May 25, 1921 (13th Parliament, 5th Session)


Charles Joseph Doherty (Minister of Justice and Attorney General of Canada)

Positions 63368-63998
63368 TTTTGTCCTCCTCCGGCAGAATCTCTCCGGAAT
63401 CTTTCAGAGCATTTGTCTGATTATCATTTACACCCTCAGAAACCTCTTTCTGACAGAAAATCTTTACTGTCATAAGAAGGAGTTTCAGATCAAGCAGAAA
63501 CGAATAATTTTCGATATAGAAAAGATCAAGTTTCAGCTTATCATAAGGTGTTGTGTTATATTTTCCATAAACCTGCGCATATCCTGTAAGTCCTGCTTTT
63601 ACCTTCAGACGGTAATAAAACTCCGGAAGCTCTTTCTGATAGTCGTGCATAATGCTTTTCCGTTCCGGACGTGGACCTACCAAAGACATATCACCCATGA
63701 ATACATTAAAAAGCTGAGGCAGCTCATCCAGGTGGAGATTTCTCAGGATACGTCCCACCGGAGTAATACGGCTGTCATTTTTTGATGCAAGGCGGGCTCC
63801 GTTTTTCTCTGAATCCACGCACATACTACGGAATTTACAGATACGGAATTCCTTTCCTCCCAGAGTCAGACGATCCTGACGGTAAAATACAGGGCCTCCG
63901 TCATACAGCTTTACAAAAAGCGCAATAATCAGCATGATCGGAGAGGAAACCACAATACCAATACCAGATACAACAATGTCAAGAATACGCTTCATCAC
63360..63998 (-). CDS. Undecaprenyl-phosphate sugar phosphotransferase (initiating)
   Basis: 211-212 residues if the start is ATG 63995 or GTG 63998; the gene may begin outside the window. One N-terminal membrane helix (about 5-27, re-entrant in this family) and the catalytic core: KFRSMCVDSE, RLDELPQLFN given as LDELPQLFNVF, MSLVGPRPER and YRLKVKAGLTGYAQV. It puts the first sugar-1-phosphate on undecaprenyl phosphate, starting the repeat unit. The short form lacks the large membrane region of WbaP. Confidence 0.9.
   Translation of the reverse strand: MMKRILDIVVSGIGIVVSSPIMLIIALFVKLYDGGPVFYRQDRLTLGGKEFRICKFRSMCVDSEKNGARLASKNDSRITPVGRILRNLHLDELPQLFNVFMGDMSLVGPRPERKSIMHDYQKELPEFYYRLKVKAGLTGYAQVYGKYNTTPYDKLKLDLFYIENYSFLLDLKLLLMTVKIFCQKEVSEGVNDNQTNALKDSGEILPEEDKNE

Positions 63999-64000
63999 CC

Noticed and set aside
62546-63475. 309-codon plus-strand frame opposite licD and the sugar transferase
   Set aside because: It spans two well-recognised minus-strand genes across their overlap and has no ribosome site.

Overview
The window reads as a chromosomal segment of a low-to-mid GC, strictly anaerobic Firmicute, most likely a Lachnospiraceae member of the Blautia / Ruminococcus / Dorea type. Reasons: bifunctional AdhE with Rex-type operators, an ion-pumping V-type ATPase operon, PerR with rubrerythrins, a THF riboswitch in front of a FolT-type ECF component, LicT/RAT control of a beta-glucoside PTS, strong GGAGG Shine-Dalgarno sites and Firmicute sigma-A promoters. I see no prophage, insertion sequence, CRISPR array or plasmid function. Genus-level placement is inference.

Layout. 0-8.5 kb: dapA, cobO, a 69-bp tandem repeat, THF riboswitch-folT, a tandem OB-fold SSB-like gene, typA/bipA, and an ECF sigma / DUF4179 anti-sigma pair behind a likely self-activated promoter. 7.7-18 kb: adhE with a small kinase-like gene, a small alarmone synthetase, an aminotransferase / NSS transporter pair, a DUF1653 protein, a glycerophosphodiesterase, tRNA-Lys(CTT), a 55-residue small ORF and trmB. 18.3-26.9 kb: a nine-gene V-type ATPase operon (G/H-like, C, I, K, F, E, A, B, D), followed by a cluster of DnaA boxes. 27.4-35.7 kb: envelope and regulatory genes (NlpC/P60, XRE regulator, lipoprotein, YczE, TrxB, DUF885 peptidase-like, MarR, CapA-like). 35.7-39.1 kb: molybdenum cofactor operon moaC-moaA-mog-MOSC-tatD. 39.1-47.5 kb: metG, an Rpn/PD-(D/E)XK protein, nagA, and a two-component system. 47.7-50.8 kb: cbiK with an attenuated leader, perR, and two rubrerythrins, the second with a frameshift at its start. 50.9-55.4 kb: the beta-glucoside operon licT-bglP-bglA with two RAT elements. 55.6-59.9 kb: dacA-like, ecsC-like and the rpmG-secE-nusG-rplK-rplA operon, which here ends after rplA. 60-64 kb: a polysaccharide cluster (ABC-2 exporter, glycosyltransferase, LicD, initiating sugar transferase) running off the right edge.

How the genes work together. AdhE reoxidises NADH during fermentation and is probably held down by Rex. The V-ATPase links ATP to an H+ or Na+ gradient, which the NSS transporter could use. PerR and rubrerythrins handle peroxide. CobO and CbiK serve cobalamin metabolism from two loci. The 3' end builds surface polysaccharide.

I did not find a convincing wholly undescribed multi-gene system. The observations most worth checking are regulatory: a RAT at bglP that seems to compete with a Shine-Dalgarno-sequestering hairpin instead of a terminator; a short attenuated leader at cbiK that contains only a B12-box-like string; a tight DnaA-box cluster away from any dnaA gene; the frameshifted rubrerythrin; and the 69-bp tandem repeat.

The section itself dealt with the age of consent and likewise made it a criminal offence for an employer in a factory or business establishment of that kind to seduce a girl or woman occupying the position of servant. The amendment extended the provision so as to cover, among other classes, domestic servants, who were not previously covered. The Senate passed the amendment but added a proviso to the effect that in cases of seducing girls between 16 and 18 or seducing female employees or carnally knowing girls between 14 and 16, the judge might instruct the jury to the effect that if they thought it was more the fault of the girl than of the person accused they might acquit him. Now, that provision strikes at the principle of the thing. The principle of the law is that the girl below the age of consent is incapable of consenting and under this proviso made by the Senate, if the jury is told that this girl whom the law assumes to be incapable of consenting may have been more at fault than the party charged, he may thereupon be acquitted. As I say, it is a proviso that goes far toward destroying the effect of the provision itself, and as the House has already come to the conclusion that the law ought to stand without that proviso, it is only logical that we should adhere to the legislation as we enacted it. Of course, it is within the power of the Senate to adhere to what they enacted, in which event our amendment will prove ineffective.

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